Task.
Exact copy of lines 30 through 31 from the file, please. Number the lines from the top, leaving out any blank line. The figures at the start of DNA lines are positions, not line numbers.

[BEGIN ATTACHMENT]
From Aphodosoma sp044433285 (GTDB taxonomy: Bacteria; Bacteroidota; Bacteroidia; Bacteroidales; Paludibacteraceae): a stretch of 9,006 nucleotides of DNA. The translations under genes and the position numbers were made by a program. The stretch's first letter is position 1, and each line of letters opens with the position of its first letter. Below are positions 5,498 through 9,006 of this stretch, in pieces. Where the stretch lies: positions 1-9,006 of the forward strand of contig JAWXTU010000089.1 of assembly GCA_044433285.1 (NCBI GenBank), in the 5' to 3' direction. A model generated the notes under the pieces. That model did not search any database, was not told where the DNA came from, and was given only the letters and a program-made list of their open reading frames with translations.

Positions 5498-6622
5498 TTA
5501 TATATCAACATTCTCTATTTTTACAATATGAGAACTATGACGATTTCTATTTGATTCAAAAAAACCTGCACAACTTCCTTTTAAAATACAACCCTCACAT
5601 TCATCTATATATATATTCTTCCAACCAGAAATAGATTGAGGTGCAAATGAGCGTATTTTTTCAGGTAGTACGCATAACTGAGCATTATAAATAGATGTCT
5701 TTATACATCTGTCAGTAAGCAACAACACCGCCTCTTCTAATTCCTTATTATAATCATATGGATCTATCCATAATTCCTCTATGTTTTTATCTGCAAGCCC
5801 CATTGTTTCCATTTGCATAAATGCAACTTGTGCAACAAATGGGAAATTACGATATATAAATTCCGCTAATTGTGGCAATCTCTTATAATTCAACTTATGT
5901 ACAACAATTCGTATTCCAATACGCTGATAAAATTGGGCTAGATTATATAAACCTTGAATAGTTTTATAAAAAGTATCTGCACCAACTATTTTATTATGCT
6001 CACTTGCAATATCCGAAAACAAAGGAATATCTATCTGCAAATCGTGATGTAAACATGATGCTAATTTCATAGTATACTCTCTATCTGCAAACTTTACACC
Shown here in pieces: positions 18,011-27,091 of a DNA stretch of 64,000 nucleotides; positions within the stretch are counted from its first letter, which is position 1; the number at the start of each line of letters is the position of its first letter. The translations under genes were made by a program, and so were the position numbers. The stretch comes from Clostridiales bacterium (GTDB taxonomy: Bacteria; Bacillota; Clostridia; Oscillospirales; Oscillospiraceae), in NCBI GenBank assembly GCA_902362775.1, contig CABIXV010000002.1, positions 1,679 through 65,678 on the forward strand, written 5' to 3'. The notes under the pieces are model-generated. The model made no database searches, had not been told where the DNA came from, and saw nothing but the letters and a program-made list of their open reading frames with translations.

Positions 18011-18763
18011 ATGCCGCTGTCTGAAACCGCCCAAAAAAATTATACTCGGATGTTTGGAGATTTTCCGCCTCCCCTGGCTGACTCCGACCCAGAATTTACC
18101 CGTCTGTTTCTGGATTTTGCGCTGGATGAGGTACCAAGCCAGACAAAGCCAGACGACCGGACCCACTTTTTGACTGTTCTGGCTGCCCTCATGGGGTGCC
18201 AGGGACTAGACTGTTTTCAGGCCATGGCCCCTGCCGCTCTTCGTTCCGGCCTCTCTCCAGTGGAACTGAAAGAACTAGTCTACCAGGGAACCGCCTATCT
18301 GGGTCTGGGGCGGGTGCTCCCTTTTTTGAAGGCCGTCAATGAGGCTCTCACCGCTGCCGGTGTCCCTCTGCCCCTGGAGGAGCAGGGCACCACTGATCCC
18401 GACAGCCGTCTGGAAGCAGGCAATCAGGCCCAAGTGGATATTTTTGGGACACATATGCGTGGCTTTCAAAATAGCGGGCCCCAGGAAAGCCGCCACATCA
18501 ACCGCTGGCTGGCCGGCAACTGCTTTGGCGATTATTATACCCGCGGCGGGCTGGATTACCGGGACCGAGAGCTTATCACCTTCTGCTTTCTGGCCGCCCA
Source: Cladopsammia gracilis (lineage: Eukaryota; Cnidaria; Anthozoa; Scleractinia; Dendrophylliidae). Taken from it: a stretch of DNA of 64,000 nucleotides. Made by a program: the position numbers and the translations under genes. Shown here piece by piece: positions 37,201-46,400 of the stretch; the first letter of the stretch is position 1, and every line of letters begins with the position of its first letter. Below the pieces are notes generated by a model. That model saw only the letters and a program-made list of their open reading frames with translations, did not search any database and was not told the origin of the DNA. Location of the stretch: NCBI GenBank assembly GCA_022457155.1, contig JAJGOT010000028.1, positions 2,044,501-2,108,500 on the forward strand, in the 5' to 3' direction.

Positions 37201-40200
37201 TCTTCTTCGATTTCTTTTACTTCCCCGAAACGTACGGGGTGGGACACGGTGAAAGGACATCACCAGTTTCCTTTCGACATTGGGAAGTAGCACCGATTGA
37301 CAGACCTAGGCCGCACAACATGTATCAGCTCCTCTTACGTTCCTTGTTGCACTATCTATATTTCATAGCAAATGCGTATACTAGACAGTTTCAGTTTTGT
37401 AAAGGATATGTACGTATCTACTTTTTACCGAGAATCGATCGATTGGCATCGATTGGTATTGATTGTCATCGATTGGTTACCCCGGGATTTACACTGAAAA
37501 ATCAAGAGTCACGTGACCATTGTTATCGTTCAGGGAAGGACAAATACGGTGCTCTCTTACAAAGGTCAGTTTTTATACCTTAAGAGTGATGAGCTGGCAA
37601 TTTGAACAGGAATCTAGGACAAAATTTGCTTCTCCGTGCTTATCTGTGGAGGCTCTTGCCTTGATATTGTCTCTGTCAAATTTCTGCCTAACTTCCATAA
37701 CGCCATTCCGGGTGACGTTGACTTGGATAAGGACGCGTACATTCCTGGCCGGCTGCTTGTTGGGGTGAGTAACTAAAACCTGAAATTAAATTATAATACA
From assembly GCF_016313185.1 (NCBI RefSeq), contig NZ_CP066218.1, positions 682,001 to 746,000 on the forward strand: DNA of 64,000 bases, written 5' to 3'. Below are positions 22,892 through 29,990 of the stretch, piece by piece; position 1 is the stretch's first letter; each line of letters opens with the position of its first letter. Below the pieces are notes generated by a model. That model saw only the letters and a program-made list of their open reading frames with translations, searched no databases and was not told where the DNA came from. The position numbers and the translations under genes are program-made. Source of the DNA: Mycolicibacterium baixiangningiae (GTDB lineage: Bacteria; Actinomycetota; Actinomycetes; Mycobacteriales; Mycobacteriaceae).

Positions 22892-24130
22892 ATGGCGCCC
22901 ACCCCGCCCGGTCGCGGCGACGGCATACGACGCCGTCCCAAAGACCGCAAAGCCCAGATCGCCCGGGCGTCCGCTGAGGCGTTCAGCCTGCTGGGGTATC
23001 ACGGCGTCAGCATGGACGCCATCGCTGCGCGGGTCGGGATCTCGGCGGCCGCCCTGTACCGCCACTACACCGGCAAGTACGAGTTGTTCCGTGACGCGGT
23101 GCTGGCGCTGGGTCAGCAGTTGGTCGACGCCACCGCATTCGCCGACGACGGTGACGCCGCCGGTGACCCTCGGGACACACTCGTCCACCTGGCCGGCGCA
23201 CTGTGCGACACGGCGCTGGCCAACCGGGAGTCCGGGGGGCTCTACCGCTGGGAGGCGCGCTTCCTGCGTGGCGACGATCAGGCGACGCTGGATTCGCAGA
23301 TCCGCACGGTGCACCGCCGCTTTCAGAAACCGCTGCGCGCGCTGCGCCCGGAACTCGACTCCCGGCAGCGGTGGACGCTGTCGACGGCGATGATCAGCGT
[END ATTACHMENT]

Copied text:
23001 ACGGCGTCAGCATGGACGCCATCGCTGCGCGGGTCGGGATCTCGGCGGCCGCCCTGTACCGCCACTACACCGGCAAGTACGAGTTGTTCCGTGACGCGGT
23101 GCTGGCGCTGGGTCAGCAGTTGGTCGACGCCACCGCATTCGCCGACGACGGTGACGCCGCCGGTGACCCTCGGGACACACTCGTCCACCTGGCCGGCGCA